The strongest and toughest creature out there, and maybe the smartest one, that no one has been able to subdue yet, the inexplicable American consumer has hit a wall. It showed up in a prosaic but ugly 8-K filing by Visa—a staggering and sudden shift that pundits tried to explain away somehow by referring to recent changes in debit card regulations. I mean, come on.
Consumer optimism has been rising from the morose multi-year low in August and has reached levels not seen since, well, May. It whipped hope into a froth. Rising confidence would pump up consumer spending, which would pump up everything else. But the inexplicable American consumer, the toughest creature out there that no one has been able to subdue yet, had other plans.
According to last week’s GDP number, the economy has been growing supposedly at a rate of 2.5% in the third quarter—thanks largely to the inexplicable American consumer, the toughest creature out there. But there are some pernicious trends and unpleasant zigzags that point the opposite way.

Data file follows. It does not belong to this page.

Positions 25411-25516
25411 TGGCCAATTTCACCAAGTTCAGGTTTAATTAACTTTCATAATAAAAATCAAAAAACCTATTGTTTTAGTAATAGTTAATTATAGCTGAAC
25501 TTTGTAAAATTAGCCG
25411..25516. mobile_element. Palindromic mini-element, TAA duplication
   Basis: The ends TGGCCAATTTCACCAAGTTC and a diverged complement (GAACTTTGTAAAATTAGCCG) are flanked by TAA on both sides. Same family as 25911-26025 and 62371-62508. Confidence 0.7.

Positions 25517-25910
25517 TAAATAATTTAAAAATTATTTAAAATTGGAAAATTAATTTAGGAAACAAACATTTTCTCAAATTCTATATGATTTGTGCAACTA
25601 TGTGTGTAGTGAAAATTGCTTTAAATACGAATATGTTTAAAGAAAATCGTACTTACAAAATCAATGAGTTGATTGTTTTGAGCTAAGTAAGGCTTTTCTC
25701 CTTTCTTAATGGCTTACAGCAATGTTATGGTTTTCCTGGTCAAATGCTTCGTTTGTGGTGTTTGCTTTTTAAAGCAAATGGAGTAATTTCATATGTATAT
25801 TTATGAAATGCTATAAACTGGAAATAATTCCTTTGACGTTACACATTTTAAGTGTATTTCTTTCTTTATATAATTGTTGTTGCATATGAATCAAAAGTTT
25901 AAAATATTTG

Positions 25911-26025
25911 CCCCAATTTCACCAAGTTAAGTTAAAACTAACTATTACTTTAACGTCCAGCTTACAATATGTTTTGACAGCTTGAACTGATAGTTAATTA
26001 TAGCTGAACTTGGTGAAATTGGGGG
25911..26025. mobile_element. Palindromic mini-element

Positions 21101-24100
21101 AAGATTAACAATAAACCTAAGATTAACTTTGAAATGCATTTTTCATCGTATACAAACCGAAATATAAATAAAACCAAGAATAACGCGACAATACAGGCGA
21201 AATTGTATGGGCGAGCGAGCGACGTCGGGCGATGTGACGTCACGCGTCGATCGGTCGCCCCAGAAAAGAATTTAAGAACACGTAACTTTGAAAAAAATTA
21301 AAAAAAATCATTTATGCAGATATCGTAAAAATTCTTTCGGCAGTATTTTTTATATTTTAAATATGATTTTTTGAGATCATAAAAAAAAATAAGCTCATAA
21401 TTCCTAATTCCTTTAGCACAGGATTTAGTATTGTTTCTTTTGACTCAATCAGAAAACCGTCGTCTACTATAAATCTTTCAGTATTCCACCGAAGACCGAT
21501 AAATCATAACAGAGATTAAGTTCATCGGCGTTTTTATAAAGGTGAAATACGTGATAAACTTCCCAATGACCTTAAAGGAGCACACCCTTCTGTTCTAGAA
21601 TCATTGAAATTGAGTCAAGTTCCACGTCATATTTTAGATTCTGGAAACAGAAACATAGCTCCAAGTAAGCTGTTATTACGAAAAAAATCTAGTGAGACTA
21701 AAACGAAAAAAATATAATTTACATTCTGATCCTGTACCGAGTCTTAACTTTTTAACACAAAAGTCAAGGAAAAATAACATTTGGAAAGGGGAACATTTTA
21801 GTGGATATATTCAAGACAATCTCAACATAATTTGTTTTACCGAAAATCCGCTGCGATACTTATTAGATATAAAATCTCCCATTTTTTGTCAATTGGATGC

Consumer confidence indices have collapsed to levels not seen in years or even decades. Yet the toughest creature out there that no one has yet been able to beat down struck again. Consumer spending increased at an annual rate of 2.4% during the third quarter, though the mood has become outright morose since.
Consumer confidence fell off a cliff and hit levels not seen since April 2009, and yet, consumers spent with abandon and made up the difference by piling on debt, at least for now. What gives?